(3 of 3)
Helping them do so has become the personal mission of William Saito. U.S.-born Saito, then in his 20s, started a company that developed security software, which he sold to Microsoft in 2004. A year later he relocated to Japan to persuade others to follow in his entrepreneurial footsteps. In April, IMPACT Japan, an organization co-founded by Saito that promotes entrepreneurship, helped open Creative Lounge MOV, a gathering place and funky office space in Tokyo's hip Shibuya area for youngsters looking to start companies. In an attempt to re-create the venture-capital system of the U.S., Saito consults and invests in start-ups through his firm InTecur. In January, he was appointed to a subcommittee of the Prime Minister's new Council on National Strategy and Policy, where he argues for greater entrepreneurial spirit as a means to fix the economy. Since Japan already has top universities and technology, Saito believes the hard part of building a more creative society has already been accomplished. "The intellect and innovation is here," says Saito, 41. "The last mile is not a very difficult thing."
Finishing that mile, though, sounds more like running a marathon. In Saito's view, making Japan more entrepreneurial requires an overhaul of a society that conditions people from a young age to fear risk. The exam-obsessed education system stifles independent thinking while instilling a highly competitive atmosphere. The need to attend cram schools after-hours classes that drill young Japanese to pass tough college-entrance exams deprives kids of the time to explore hobbies and communicate with peers. The result, says Saito, is a country that in reality is very different from its self-image. Instead of sustaining a culture based on consensus and cooperation, the cutthroat education process has made it impossible for Japanese to trust one another. "You created a society that can no longer work together," he says. "You are mentally programmed to hate each other."
Most of all, by stigmatizing those who fail at their exams, in the office the system has squelched entrepreneurship, stopping people from taking chances. "That has been the biggest problem with Japan," says Saito. "You cannot have innovation without failure." Changing such fundamental aspects of Japan won't come easily, but Saito believes the desperate economic conditions are finally making some Japanese more willing to take risks. "People are looking for avenues and options," he says. "There is a new perfect storm where we have students, entrepreneurs, even people in their middle age that are saying, I realize that there is a better world outside of this rat race."
"Strange People" It's not only young Japanese who are trying to make a difference. Yanai of Fast Retailing is 63 years old, but he is striving to recapture the swashbuckling spirit that animated the corporate Japan of his youth. While some big Japanese firms are retreating from the global marketplace Nomura, for one, said in September that two-thirds of its planned $1 billion in cost cuts would come from the investment bank's American and European operations Yanai is making greater efforts to conquer it. In 2005, he attempted to break into the hotly contested U.S. retail market by opening three Uniqlo stores in New Jersey shopping malls. Failing to get attention for his unfamiliar brand or basic casual wear, he closed them a year later but refused to give up. Learning from his mistakes, he relaunched his assault on the U.S. in 2011 with higher-profile stores, starting with a flagship shop on Fifth Avenue in Manhattan. Uniqlo now has five outlets in the U.S. and is targeting 200 by 2020. "Japan has to rechallenge the global market," he says. If it doesn't, "all we would end up with is deterioration."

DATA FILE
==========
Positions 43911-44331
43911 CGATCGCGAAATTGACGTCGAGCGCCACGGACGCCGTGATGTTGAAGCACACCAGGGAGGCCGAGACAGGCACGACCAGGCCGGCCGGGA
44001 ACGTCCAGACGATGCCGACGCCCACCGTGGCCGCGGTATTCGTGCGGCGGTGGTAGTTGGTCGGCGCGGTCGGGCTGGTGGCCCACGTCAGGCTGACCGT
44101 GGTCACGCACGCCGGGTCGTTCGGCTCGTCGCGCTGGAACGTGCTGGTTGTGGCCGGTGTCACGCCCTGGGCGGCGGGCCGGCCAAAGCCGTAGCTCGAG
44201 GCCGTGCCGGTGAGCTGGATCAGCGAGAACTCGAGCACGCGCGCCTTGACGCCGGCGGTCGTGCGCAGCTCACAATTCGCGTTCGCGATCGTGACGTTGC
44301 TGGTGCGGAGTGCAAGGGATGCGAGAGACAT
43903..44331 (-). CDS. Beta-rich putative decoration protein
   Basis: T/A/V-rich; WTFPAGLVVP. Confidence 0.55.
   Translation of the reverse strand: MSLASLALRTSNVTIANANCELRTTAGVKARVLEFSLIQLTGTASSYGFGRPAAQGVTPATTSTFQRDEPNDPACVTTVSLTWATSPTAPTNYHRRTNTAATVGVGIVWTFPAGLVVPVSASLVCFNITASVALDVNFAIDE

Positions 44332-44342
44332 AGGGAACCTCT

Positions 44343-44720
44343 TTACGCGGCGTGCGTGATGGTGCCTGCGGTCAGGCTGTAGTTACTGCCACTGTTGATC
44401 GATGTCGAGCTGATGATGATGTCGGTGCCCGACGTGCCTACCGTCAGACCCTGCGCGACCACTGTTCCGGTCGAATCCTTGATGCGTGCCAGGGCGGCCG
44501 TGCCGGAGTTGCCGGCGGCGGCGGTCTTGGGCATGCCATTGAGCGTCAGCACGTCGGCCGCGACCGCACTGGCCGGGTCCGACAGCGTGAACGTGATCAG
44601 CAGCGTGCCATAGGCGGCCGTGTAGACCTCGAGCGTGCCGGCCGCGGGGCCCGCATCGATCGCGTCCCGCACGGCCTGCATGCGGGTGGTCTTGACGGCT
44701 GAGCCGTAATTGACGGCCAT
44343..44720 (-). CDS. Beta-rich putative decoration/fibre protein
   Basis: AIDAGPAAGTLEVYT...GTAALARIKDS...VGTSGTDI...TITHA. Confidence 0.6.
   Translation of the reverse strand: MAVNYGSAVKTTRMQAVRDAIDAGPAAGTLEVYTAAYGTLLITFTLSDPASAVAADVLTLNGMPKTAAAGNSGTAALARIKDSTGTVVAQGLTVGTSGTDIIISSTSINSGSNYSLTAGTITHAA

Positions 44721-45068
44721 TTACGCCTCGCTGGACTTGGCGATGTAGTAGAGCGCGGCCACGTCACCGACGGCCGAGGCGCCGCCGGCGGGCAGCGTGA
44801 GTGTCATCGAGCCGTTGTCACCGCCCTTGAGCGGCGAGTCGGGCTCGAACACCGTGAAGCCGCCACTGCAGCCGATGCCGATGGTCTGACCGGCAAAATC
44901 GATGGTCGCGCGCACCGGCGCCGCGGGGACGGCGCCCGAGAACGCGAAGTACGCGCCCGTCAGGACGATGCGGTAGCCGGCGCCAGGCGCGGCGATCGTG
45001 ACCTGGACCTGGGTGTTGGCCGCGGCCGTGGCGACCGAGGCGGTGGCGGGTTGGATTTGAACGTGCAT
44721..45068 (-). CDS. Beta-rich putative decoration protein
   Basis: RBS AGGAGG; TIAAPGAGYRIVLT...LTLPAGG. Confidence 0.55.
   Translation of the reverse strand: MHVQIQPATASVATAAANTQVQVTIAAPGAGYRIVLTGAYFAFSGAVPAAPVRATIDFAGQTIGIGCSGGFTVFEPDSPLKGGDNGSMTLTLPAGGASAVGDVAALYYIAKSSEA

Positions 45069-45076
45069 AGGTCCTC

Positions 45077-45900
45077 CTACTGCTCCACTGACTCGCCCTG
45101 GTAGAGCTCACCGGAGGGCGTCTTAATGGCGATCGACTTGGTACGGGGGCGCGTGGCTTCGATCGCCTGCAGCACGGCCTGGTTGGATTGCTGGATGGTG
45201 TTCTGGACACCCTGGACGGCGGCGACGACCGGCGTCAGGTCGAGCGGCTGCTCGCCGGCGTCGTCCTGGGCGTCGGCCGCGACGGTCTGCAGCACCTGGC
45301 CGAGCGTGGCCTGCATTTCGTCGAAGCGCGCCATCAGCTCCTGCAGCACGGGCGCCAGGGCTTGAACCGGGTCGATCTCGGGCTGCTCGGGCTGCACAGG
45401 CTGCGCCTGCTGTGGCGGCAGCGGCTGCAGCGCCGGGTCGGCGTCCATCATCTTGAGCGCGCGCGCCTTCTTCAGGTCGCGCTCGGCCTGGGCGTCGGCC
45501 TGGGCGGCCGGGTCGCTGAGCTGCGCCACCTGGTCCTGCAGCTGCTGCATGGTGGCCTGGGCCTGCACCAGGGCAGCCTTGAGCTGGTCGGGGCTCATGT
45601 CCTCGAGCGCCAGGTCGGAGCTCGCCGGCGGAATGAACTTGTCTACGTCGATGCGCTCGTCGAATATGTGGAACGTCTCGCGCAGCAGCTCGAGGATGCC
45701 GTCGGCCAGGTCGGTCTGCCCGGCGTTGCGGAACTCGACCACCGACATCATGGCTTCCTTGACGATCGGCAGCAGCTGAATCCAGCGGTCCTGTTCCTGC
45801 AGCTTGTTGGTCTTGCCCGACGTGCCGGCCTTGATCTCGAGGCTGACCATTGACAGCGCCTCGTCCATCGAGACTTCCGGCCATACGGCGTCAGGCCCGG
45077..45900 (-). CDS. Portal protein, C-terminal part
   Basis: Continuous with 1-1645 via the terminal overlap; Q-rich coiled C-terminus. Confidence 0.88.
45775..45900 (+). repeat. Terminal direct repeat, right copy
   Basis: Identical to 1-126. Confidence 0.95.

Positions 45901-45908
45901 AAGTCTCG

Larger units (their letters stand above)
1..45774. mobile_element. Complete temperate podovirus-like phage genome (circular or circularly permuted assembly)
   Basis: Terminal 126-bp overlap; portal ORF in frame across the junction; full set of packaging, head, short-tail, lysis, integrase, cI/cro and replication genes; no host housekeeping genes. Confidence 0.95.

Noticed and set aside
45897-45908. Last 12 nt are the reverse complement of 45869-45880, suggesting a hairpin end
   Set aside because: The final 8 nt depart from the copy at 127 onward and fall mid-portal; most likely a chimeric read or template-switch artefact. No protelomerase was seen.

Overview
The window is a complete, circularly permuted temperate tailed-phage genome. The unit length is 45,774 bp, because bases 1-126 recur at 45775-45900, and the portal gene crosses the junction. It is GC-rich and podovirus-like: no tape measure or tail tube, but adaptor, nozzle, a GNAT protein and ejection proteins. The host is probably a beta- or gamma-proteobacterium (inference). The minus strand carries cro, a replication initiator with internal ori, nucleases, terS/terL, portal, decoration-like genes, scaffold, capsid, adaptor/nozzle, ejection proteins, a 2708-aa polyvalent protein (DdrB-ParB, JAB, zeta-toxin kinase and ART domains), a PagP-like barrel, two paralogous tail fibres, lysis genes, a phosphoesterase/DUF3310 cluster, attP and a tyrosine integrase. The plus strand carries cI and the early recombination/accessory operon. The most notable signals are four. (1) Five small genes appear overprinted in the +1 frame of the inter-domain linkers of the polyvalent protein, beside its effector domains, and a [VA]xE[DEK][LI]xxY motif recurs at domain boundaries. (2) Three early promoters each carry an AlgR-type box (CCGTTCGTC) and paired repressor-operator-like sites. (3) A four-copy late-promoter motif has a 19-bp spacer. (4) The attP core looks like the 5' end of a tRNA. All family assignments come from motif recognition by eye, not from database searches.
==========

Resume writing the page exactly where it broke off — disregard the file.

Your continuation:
Encouraged by a strong yen and the slow economy, some Japanese companies are buying up foreign firms at a record pace trading house Marubeni's $5.6 billion acquisition of U.S. grain merchandiser Gavilon and advertising giant Dentsu's $5 billion purchase of Britain's Aegis are two of the more notable deals. But in other ways, Yanai remains a corporate oddball. Unlike his peers, Yanai recruits year round and doesn't automatically hire grads from a handful of top universities, preferring to cast a broader net. To support his global ambitions, he seeks staffers with skills not normally desired by corporate Japan, such as foreign languages and overseas experience, and he hires non-Japanese on equal terms with local employees. "Japanese companies still would like to remain in the warm water of working with Japanese people," Yanai says. But "if you are truly serious about expanding the business, you have to have diversity." He had hoped that other Japanese CEOs would take his lead, but has been disappointed. "We thought we were going to revolutionize human resources, but other Japanese companies don't seem to be interested," he says. "We are regarded to be a weirdo."
If Japan is to resurrect itself, practices long considered distasteful or odd will have to become the new normal. Saito believes that the process is finally under way. "We have a pretty good community who in the Japanese parlance are 'strange people,' who are willing to shake things up," he says. The goal is "changing one person at a time." Perhaps one day that will add up to an entire nation.
with reporting by Chie Kobayashi / Tokyo